Mimicking Dementia

While only a physician can make a diagnosis, there are conditions that can look and act like dementia but aren’t.

Helpful Highlights

  • There are many conditions that can impact cognition (mental processes). Symptoms are not always a sign of dementia.

  • Before diagnosing dementia, a provider will rule out other possible causes of cognitive problems.

  • If there is an underlying cause that can be resolved, then the cognitive symptoms may disappear, as well.

  • If you suspect dementia, don't guess or self-diagnose, consult a provider.

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Dementia is a chronic condition that brings about progressive loss in thinking, remembering, and reasoning. As it progresses, various odd and even irrational beliefs and behaviors can appear. Some are confusing, some repetitive, and some are completely opposite of who we know our loved one to be. Additionally, dementia causes changes in sleeping, eating, toileting, and communication.

So, can signs and symptoms commonly associated with dementia be caused by conditions other than dementia? Most certainly.


Aging and decreased activity can weaken the immune system, making older adults more vulnerable to infections like urinary tract and pneumonia. Because these can go undetected for several days, symptoms can be severe when they appear - lethargy, confusion, irritability, and an inability to care for oneself. Oftentimes, when the infection is resolved, the mental and behavioral symptoms also disappear.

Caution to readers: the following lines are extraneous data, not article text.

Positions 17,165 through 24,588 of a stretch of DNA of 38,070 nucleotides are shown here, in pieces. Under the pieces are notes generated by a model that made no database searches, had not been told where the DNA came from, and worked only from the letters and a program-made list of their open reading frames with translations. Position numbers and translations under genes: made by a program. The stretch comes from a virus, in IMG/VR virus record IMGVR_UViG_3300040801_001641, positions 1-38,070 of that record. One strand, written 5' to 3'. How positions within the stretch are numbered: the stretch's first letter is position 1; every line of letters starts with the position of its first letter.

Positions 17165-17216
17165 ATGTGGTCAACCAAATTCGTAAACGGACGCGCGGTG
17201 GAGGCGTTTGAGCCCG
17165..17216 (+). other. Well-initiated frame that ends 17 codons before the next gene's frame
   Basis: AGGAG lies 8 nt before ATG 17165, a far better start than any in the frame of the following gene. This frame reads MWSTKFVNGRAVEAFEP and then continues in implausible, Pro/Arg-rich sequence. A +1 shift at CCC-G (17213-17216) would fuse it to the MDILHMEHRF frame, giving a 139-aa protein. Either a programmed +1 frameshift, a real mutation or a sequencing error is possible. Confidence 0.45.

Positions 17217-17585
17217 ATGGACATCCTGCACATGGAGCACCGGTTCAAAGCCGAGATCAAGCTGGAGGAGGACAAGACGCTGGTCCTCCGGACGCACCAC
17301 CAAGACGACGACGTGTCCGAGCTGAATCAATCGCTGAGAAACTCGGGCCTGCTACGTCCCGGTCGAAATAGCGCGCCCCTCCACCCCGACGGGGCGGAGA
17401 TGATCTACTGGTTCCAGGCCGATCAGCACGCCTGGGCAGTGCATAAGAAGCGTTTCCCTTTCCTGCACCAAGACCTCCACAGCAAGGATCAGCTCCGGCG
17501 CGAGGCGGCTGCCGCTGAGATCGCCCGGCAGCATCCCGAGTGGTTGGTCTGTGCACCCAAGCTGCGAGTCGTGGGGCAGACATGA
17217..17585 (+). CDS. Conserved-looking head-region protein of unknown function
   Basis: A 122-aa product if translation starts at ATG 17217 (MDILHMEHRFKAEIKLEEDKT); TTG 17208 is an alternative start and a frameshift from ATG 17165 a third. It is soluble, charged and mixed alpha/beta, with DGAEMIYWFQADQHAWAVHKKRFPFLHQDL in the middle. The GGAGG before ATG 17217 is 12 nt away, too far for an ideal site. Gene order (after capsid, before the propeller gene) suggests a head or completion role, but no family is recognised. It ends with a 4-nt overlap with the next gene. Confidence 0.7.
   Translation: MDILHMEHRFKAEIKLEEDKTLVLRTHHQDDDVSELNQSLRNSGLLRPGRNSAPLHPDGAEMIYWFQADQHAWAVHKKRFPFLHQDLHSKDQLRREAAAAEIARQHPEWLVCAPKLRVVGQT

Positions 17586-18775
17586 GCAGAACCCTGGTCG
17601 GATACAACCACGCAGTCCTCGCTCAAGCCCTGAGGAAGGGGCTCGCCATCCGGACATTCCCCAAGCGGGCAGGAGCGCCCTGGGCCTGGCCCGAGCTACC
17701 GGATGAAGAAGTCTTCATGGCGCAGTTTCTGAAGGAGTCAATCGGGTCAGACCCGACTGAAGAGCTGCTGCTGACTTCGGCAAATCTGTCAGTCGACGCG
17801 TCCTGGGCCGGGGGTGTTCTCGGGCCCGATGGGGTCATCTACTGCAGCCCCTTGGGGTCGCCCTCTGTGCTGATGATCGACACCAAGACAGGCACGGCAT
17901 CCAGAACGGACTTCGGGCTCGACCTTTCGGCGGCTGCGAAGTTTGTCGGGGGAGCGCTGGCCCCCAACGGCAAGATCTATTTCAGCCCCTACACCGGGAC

Malnutrition or dehydration

Without a proper diet and plenty of fluids, the body is unable to produce the necessary cells to maintain health, which includes red blood cells that carry oxygen and nutrients to the organs and muscles. Likewise, electrolyte imbalances affect brain, heart, and kidney function. The resulting symptoms can be confusion and trouble communicating, tremors, and bladder and bowel difficulties. These poor conditions can also make the body a haven for infection.


This is the medical term for a lack of oxygen. Oxygen is essential for all body functions, and the brain uses most of it. Cardiovascular issues and shallow breathing common in the elderly can reduce available oxygen, and not enough oxygen to the brain can produce difficulty concentrating, forgetfulness, and agitation.


Older adults metabolize some medications much slower, which can result in a build-up of drugs in their system. An excess of pain medications, psychotropic drugs, or anti-anxiety agents can cause symptoms such as hallucinations and delirium.


Untreated depression can become severe and result in restlessness and wandering, confusion and irritability, and even paranoia. It definitely affects eating, sleeping, and socialization.

Other conditions

Other conditions that can mimic dementia symptoms are lack of sleep, transient ischemic attacks (mini-strokes), and head injury. We think we would certainly know if these things happened, though they go undetected all the time, even with the most involved caregivers.

See a provider

If you suspect that your loved one may be developing dementia, and the symptoms aren’t emergent, make an appointment for you both to talk to their primary care provider as soon as possible. Their provider will help you determine if it’s dementia or possibly something else. If the symptoms require immediate attention, say if your loved one seems very sick or is at risk of hurting themselves, consider going to the emergency department for evaluation.


Bright Focus Foundation

Social Care Institute for Excellence


A Place for Mom

Aging Care

No content in this app, regardless of date, should ever be used as a substitute for direct medical advice from your doctor or other qualified clinician.

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Older man is smiling at his relative caregiver